PDs to donate all archives of party's history to UCD
THE ARCHIVES of the soon to be defunct Progressive Democrats will be officially presented to UCD at a ceremony today in the aftermath of a good local election result for former party councillors.
At least 20 ex-PDs won seats on county or city councils and another few were elected to town councils.
The performance of ex-PDs stands in contrast to the dismal performance of the Green Party, which ended up with just three council seats in the whole country.
The best region for the PDs was Dublin with three former party councillors elected in Dún Laoghaire-Rathdown, two in Fingal one in Dublin South and one in Dublin City.
Most of the successful candidates in the Dublin area were elected for Fine Gael, but two of them were elected for Fianna Fáil in defiance of the national trend for the main Government party.
One ex-PD, Victor Boyhan, who lost his seat to the Greens in the last local elections had the satisfaction of being elected as an Independent in the Blackrock ward for Dún Laoghaire-Rathdown council.
Galway was the next best region for ex-PDs with three making it on to Galway City Council and two getting elected to the county council.
In Limerick, two former PDs were elected to the county council and there were also two in Offaly, one in Laois, Carlow and Tipperary.
Former PD Mae Sexton was elected to Longford County Council and was also elected to the urban council in the town.
Ironically ex-PDs did better in this local election than the party itself did in 2004 when it elected 19 councillors. That result was widely regarded as an early warning of the party’s demise.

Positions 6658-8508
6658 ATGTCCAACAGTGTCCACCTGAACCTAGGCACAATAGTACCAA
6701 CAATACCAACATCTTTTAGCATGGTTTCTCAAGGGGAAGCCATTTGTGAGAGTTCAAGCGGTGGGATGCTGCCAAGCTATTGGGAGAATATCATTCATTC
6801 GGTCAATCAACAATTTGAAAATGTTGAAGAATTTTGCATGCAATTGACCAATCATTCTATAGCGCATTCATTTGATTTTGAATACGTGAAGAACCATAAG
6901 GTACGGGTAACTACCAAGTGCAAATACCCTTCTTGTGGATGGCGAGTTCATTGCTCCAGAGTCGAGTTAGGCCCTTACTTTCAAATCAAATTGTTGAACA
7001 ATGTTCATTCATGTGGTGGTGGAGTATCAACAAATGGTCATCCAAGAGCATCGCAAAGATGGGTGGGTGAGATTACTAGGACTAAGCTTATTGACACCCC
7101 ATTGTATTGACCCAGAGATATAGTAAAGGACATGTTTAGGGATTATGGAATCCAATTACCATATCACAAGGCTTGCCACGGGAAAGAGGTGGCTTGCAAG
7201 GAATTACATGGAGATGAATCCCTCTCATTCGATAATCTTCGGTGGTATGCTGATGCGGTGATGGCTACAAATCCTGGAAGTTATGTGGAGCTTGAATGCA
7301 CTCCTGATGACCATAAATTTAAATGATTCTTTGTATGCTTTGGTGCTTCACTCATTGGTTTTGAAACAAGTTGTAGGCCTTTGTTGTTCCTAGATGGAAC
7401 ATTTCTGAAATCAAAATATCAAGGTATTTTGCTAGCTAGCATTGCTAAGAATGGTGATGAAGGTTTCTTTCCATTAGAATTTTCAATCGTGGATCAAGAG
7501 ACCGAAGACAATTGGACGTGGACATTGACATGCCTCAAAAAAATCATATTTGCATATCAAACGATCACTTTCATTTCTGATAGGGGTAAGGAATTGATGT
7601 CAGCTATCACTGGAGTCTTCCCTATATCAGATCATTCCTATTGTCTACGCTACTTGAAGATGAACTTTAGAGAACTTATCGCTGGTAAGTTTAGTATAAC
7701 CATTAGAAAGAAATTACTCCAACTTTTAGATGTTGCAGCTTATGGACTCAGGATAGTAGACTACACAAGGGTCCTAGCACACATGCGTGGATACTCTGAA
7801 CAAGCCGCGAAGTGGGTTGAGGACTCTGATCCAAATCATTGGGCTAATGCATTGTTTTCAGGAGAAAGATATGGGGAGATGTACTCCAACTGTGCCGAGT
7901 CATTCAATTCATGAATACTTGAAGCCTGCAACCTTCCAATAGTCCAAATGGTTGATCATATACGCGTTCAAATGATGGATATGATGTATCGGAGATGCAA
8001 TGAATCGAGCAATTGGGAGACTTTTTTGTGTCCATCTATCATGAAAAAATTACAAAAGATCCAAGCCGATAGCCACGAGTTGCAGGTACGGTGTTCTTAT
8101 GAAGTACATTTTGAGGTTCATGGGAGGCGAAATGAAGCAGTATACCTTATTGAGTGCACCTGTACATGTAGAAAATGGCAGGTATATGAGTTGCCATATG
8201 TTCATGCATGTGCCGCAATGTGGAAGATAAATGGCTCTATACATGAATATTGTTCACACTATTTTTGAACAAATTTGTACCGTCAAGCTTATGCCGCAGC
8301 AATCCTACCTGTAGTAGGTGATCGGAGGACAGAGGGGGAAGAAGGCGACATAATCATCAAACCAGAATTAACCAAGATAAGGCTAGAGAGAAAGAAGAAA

The PDs will cease to exist shortly. The party no longer accepts State funding and all that remains is for its financial affairs to be wound up before a letter is sent to the clerk of the Dáil formalising the party’s demise. That is expected to happen within weeks, a party spokesman said yesterday.
This evening the party archives will be officially presented to UCD at a ceremony in Newman House, Dublin.
The former leaders of the party, Des O’Malley, Mary Harney and Michael McDowell, are expected to attend, as are founding member and trustee Paul McKay and former minister Bobby Molloy.
The PDs were founded on December 21st, 1985.
The archives include documents, photographs and other visual materials covering the history, foundation, administration, and operations of the PD party. The entire collection will be fully catalogued by the UCD archives before they become available to researchers and the public. UCD archives have specialised in the acquisition of private paper collections associated with the history and development of the modern Irish State. They now preserve the papers of a great many Irish public figures, including members of government and the judiciary, presidents and EU commissioners. These are complemented by the papers of members and former members of college staff, many of whom have served in high public office.
UCD archives also hold the records of significant organisations such as political parties, trades unions, professional and cultural associations and sporting bodies.
These collections constitute an essential resource for research into 20th-century Irish history, politics and culture.